17 May 2018

Financial Stability Board publishes toolkit for mitigating misconduct risk

The Financial Stability Board (FSB) has published a toolkit for financial undertakings and supervisors, aimed at strengthening governance frameworks. The toolkit is part of the FSB’s 2015 work plan on measures to reduce misconduct in the financial sector. Drawing on the findings of its 2017 stocktaking exercise, the FSB provides nineteen tools in three main areas identified as part of its earlier work on misconduct.

The toolkit should not be treated as guidance or a recommendation for a particular approach. Financial undertakings and authorities can decide whether and how to use the toolkit to address the different drivers of misconduct. It does illustrate, however, that in the eyes of the FSB and its members – in the Netherlands, the Dutch Central Bank and the Ministry of Finance – effective corporate governance is critical to financial stability.

In 2015, the FSB agreed on a work plan to address misconduct in financial undertakings from a viewpoint of preventing systemic risk. The FSB’s work plan consists of three elements: (i) examining whether reforms to incentives, such as governance and compensation structures, are sufficiently effective in reducing misconduct, (ii) improving global standards of conduct in the FICC markets, and (iii) reforming major financial benchmarks. The new toolkit is part of the FSB’s work on the first of these elements.

Within this first area, and relating to governance structures specifically, the FSB has further researched and subsequently developed tools for financial undertakings as well as regulatory authorities to:

  • Mitigate cultural drivers of misconduct (tools 1-7).

    As the FSB found that the culture of a financial institution can be a major influence on its governance framework, it provides tools to effectively develop and communicate strategies for reducing misconduct in the undertaking, and for authorities to effectively supervise these strategies. An example of such a tool is to have senior leadership articulate desired cultural features that mitigate the risk of misconduct (tool 1). A clear cultural vision is envisaged to guide appropriate behaviour within the financial undertakings. Leaders could adopt a risk-based approach, taking into account the most significant cultural drivers of misconduct risk that may be inherent to their undertaking. The FSB formulates several steps that may be useful for a financial undertaking to consider when identifying its desired cultural features.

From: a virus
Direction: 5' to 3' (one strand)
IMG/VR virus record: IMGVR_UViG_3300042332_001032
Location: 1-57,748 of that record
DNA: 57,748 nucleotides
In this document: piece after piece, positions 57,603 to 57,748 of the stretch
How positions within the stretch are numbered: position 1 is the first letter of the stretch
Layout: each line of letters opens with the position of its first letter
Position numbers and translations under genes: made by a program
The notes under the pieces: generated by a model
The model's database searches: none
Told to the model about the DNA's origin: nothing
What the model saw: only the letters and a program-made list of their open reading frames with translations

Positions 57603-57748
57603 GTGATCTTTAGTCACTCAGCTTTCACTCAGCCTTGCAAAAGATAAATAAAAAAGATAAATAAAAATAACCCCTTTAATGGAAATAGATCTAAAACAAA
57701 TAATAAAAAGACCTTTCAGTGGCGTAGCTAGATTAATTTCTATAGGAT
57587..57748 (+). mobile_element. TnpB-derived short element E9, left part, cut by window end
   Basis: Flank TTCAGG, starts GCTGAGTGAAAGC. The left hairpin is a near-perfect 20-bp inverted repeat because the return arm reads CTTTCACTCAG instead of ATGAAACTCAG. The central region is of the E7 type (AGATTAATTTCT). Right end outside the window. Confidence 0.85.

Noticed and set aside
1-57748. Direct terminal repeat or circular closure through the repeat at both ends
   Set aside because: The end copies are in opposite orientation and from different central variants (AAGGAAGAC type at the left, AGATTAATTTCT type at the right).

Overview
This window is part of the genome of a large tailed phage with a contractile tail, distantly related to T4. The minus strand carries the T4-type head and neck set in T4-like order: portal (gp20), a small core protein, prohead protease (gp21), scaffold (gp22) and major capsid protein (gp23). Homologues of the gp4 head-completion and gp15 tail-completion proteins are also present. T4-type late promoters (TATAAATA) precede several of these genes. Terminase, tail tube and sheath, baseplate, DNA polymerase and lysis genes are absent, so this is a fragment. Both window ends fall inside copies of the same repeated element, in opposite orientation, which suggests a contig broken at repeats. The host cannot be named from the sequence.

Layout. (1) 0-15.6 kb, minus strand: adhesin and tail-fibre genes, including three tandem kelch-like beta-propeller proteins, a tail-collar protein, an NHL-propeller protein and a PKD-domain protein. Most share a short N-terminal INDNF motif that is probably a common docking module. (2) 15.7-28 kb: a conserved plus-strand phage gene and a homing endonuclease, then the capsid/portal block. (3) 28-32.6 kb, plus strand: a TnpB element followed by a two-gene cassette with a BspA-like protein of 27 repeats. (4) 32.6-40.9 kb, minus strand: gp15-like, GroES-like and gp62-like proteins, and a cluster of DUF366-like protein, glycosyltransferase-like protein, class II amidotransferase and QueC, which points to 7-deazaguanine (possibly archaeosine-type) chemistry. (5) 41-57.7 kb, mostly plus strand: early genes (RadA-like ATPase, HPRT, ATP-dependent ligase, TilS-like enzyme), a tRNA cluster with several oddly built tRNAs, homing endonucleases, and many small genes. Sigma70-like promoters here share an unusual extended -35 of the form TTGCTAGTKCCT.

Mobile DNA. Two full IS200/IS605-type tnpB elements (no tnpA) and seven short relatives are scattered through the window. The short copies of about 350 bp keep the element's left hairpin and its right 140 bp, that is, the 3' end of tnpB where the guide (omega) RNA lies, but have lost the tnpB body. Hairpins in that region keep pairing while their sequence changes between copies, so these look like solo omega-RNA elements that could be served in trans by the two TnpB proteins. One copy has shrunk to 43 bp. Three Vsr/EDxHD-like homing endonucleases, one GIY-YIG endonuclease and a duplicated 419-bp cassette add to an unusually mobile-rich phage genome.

• Strengthen individual responsibility and accountability (tools 8-12).

    The FSB wants to promote accountability and transparency and ensure that individuals clearly understand their responsibilities. This starts with the identification of key responsibilities, including mitigating the risk of misconduct, and how those responsibilities are assigned (tool 8). A short description of the significant functions or a statement of the activities for which each senior manager is responsible could be used to devise a “responsibilities map” showing how key responsibilities are allocated across the firm.

  • Address the rolling bad apples phenomenon (tools 13-19).

    This refers to individuals who engage in misconduct, but are able to obtain subsequent employment elsewhere without disclosing their earlier misconduct to their new employer, and who repeat their misbehaviour. The FSB provides tools to improve the interview process and the onboarding of new employees, and for regular updates to background checks to avoid hiring an individual with a history of misconduct. One of these tools is to communicate conduct expectations early and consistently in the recruitment process (tool 13). The FSB notes that financial undertakings have many opportunities during the recruitment process to address potential employee-conduct issues. Communicating clear, consistent messages about conduct expectations could deter bad apples from pursuing employment at a financial undertaking that emphasises both high integrity and high performance. By contrast, silence about expected employee conduct could signal that the issue is less important to the financial undertaking.

We have highlighted here only three of the nineteen tools that make up the toolkit. To view the complete toolkit, click here.